Reynold Martens, Executive VP, GHY International and author of the series of white papers on Integrated Trade Compliance Strategy development describes the foremost “best practice” shared by leading traders.
“The first best practice is that corporate leadership has identified trade compliance as a priority. Leading firms actually build compliance in as part of their corporate doctrine. Why is that? Well, because the consequences of non-compliance are very significant and the upside of compliance is very positive.
Some studies indicate that up to 40 percent of companies do not have senior management that is aware of trade compliance and that is a bit perplexing. The ones that do make it a priority do make that decision for a number of different reasons.”
“Number one is brand and reputation. People want to do the right things for the right reasons and brand reputation in a global environment is more important than ever today.
Secondly, financial risk mitigation… Who wants to have a surprise and a penalty or something that comes across their desk or on their balance sheet that’s not expected and compromises their profitability?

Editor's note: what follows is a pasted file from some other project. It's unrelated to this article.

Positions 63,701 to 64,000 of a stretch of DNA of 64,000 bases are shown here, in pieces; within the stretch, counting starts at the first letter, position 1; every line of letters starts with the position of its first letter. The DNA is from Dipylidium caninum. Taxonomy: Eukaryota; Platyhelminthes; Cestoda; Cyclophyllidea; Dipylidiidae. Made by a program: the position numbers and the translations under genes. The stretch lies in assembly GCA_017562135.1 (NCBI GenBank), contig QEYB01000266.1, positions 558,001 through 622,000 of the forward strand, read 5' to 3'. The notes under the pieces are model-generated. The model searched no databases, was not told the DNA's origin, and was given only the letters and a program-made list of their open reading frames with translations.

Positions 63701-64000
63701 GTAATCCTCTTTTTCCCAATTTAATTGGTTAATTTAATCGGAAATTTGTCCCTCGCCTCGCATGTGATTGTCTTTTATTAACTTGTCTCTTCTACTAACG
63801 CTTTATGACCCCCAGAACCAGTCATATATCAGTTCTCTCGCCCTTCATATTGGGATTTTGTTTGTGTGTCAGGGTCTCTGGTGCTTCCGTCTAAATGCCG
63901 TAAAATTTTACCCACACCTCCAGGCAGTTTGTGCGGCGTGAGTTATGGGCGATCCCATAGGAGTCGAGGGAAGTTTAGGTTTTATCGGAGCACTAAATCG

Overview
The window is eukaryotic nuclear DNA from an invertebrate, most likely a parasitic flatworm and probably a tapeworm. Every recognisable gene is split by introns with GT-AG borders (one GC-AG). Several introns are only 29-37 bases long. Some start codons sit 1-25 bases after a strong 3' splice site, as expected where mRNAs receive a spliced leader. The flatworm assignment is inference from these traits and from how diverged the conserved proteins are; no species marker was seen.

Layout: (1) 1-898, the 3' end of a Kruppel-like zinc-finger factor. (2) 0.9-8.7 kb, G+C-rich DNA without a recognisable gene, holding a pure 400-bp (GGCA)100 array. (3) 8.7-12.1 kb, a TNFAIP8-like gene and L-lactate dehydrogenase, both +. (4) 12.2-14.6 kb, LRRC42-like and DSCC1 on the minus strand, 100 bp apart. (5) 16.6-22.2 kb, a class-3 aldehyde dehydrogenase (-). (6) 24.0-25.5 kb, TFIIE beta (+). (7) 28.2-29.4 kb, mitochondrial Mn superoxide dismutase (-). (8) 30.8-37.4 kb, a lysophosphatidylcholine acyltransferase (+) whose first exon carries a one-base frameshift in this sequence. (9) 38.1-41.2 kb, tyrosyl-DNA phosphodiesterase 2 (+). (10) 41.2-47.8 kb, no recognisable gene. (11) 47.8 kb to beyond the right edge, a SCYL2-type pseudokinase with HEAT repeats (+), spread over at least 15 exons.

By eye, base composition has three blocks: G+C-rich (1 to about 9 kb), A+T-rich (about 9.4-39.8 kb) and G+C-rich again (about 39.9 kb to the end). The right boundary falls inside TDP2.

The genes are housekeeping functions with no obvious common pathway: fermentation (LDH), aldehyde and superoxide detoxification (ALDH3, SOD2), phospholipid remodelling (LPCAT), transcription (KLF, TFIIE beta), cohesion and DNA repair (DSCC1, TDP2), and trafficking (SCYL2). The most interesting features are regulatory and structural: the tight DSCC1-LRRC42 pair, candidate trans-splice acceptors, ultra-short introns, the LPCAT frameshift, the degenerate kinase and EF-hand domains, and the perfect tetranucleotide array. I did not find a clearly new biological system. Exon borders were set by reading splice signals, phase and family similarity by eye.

Thirdly, operational excellence is becoming the norm in businsses today. Lean business systems, lean processes, and cost management are mantras that are being used in most businesses today. Compliance is a part of that.
Fourthly, profitability. Compliance has a way of helping companies stay profitable and avoid unprofitable losses which gives them an edge in the marketplace.
Finally, it’s legally required; it’s part of due diligence. You can’t not be compliant and expect to ‘get away with it.’ Again, it is the right thing to do for all the right reasons.”
So, where does trade compliance fit in your leadership’s hierarchy of corporate priorities?